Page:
The criminal equity framework in the United States has endured a stupendous advancement. There are more than a huge number of African American men in jail that are imprisoned and a large portion of them may never get out. It is conceivable that more African American guys will go to jail in their life expectancy than some other race. This have made dark groups and the up and coming eras dependably turn into the objective. The greater part of these families as of now experience serious difficulties for their family because of single child rearing, the unemployment rate for dark male go up, they can 't vote while being imprisoned, and more individuals feel like jail is another home outside of their home.
Police brutality has been a recent rising topic in today’s society. Black people and other minorities are being killed for no specific reason. The color of their skin automatically seems to make them threatening. By wearing darker clothing, they are often looked as sketchy or suspicious. Police officers who are present in certain situations tend to feel scared or threatened.
How Do the Cons of Racial Profiling Outnumber the Pros? In the U.S today, many cases involving racial profiling have occurred. In fact, the popular hashtag called “#blacklivesmatter” stemmed from the deaths cases and unfair treatment of minorities by police officers using racial profiling. Racial profiling can be described as “the use of race or ethnicity as grounds for suspecting someone of having committed an offense”. Although there are some that deny it, racial profiling is widely practiced all over the U.S.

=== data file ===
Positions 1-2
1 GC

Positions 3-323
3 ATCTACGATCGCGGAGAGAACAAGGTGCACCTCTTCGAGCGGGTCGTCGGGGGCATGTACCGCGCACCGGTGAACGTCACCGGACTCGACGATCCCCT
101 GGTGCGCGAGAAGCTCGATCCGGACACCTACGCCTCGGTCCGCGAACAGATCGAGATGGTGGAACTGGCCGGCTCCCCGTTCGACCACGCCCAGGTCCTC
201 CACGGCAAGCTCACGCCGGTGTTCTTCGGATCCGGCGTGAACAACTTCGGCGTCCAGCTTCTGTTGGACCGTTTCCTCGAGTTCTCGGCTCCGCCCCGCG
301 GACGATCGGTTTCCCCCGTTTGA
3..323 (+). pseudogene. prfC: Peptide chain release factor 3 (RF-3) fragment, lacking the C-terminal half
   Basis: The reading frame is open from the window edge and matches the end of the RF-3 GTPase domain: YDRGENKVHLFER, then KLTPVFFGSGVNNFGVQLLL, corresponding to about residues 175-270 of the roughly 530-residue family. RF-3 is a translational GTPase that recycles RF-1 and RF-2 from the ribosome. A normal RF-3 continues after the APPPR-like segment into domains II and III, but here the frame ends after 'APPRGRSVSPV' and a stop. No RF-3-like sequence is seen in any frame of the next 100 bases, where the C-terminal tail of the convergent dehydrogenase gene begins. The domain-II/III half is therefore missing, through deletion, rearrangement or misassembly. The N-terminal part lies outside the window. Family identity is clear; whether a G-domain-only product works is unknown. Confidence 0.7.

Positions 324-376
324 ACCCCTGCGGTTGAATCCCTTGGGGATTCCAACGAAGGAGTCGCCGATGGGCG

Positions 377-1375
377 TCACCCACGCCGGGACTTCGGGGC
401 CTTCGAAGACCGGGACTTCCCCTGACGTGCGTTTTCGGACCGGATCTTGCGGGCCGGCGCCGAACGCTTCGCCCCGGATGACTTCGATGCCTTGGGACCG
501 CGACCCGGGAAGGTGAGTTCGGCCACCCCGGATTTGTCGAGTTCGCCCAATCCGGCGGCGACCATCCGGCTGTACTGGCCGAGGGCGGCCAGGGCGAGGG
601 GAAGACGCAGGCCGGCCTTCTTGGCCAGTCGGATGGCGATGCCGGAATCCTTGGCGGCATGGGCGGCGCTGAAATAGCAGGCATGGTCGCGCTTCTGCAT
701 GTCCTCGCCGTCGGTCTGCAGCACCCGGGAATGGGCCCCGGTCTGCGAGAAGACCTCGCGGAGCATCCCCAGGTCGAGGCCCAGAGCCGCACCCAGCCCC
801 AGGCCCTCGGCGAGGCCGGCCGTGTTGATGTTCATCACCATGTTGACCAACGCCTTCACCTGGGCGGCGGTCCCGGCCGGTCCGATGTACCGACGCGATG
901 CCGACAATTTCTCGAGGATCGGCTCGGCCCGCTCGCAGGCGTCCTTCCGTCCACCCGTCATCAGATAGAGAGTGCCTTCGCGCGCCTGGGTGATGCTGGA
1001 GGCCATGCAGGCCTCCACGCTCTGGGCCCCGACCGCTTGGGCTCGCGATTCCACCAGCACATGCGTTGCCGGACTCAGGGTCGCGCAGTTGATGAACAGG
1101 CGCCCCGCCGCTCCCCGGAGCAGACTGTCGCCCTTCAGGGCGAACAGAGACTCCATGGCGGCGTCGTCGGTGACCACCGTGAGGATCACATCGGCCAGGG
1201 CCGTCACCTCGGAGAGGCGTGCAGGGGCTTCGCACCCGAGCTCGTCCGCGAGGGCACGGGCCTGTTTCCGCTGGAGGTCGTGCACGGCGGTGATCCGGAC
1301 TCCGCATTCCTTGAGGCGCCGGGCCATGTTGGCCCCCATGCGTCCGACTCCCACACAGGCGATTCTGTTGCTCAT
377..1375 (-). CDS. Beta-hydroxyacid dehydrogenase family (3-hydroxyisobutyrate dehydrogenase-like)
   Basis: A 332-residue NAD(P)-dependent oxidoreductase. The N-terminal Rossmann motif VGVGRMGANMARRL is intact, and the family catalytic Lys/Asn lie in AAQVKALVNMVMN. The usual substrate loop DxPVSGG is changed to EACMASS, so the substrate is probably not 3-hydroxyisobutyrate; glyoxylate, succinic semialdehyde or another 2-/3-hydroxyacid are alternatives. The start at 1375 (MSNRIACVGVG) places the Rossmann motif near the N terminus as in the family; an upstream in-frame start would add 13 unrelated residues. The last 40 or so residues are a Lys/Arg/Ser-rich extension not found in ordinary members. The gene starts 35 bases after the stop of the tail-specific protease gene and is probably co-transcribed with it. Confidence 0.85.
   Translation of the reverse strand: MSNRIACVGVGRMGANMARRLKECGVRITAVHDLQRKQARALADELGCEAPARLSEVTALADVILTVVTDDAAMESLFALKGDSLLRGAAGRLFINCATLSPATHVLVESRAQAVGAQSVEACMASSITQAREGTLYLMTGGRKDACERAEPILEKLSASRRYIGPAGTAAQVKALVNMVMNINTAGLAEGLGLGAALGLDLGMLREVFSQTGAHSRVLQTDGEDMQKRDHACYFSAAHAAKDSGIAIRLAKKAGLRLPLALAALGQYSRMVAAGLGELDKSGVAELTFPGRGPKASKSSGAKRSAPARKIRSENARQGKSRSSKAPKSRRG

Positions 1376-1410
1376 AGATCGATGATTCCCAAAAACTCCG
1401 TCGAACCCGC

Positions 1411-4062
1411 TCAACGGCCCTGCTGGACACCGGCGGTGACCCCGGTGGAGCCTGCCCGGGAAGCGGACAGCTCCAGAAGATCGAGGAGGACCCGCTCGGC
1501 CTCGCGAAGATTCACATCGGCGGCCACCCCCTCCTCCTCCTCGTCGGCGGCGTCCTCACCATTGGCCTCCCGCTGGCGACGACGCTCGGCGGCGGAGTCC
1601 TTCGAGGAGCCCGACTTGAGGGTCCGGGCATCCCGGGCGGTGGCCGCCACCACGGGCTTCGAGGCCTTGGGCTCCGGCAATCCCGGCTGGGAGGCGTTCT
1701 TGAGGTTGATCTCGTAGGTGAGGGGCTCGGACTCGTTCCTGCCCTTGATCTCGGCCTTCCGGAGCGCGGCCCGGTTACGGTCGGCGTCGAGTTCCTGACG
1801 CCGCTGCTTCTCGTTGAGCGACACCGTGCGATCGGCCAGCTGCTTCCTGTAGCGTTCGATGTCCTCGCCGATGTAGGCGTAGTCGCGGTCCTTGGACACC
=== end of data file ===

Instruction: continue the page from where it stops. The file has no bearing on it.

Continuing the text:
Brianna Marquez English III - 5th period May 22, 2018 Being bad & getting exposed Police brutality and the system being corrupt has always been an issue in America, but lately it’s been brought up more and more in the media. The system hasn 't always revealed the full truth about stories, but now with technology it has become a concern that the police are covering up things that we should know. Recently there have been more protests and riots about officers not doing their jobs and they are going out of there way to hurt victims.